the time to be smart is now.

my poor mother, how i scolded her.

her: don't go hiking anymore. it's dangerous.
me: don't tell me what to do.
her: you'll get attacked by a bear.
me: so what? if a bear attacks me, it attacks me. what am i gonna do about it?
her: don't talk like that.
me: why? i could die right now. i could have an aneurysm or a stroke right now.
her: don't say that.
me: we all die, mom. i am going to die. you are going to die. it's a part of life.
her: don't tell me that!

i asked her to make my favorite filipino dish, kare-kare. she went to order oxtail from bob's meats across the street. she was wearing her big blue jacket and jeans. i took pictures of her as she paid for the meat. she was so short, chin level with the metal counter. i thought of her as a bear buying food.

while i was at work, she only left the apartment to go to safeway, pcc, and mcphereson's market. her old classmate, too busy preparing for a trip to the philippines, cancelled plans with her. she had no other friends in seattle. we had that in common.

"it's lonely here," she'd say. i couldn't argue with that.

"come back to sacramento. i'll give you $100 a month," she said.
"you're bribing me to move back home?"

"and another thing," i said. "stop telling me my apartment is terrible. i'm sorry i'm not living the life you set out for me. i'm never going to make a lot of money, or go to law school or business school like you want me to. i don't want those things."
"your place isn't that bad," she said.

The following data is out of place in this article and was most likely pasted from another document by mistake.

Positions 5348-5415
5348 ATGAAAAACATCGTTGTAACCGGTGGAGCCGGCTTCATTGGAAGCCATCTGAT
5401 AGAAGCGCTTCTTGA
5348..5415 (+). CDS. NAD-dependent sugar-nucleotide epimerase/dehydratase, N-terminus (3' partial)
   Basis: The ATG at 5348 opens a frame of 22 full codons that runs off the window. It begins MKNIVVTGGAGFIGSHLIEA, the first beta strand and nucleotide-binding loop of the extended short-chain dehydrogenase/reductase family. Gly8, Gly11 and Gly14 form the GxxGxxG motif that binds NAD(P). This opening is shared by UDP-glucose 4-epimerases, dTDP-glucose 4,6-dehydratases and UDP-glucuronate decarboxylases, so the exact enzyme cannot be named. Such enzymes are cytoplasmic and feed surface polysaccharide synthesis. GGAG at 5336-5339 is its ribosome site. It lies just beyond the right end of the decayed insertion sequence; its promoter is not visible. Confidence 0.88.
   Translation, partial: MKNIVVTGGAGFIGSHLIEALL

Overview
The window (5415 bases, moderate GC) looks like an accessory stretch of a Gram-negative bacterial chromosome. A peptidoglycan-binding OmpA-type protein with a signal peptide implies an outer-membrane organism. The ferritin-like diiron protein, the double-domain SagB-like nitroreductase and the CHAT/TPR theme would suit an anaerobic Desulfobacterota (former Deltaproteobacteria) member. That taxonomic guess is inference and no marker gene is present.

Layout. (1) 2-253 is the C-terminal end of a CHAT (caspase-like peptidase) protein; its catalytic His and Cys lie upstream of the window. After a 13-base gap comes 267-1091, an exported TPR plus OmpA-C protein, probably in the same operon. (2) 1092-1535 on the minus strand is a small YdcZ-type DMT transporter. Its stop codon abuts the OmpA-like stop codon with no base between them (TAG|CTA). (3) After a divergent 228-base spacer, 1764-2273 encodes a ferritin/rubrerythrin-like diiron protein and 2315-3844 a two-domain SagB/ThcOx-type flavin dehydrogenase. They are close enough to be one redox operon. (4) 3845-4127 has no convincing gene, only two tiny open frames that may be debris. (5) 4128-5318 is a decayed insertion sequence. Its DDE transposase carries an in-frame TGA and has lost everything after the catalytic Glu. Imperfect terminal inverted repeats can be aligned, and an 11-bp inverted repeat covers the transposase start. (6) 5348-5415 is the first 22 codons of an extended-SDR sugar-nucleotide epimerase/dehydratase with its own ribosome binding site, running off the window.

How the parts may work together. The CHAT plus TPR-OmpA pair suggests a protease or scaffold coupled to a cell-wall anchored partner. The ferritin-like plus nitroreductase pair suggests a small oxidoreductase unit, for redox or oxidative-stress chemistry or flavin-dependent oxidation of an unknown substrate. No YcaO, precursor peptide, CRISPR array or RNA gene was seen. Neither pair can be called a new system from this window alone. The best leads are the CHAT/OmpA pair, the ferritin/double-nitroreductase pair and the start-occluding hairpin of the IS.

we ordered halo-halo from red ribbon in the southcenter mall. there was no place to sit, so we had to find some couches in the middle of the main walkway.
"people are going to complain," she said.
"why? it's a food court. all malls have food courts."
"yeah, but we're close to the stores. the white people are going to complain."
"so let them complain."
i hated the sense of inferiority that lingered in her voice. it was her decision to move to this country, her decision to stay even after she retired. why stay in a place where you feel you didn't belong?

"are you going to move back to the philippines?" i asked.
"no. that's not my home. my home is here."
"but you don't even like sacramento. why don't you just sell the house already?"
"now's not a good time to sell."
"it's never a good time to sell."
"if you move to the philippines," she said, "then pops and i probably would go, too."

"the filipina girl down the hall, she's dating a black guy?"
"that's sad."
"you're so racist."
"too bad she's not dating you instead."

"you should call selly's daughter. she lives in ballard."
"why? why would i want to do that?"
"i just hope you don't end up like uncle tim."

she showed me what to buy at seafood city in order to make filipino dishes. it was amazing the things she picked out. i looked at the bok choy, the eggplant, and i thought, never in a million years would i think to make a meal out of those things.

i went to church with her. we had to walk, and she was short of breath.
"you're out of shape," i said.
"i'm old!"
"still, you need to exercise more."
"i know. i know."
in the homily, the priest kept repeating, "my friends, the time to be smart is now." it became our inside joke for the week.
after church, we walked back in a downpour.

after cleaning my apartment, she said, "look! i can walk barefoot and my feet aren't as dirty."

i wanted her to be healthier, to have friends, to have money and be able to travel. i wanted her to not be so afraid of life, to take risks, and stop using old age as an excuse. i wanted her to stop worrying about me, to realize that she is no longer in control, that none of us are.

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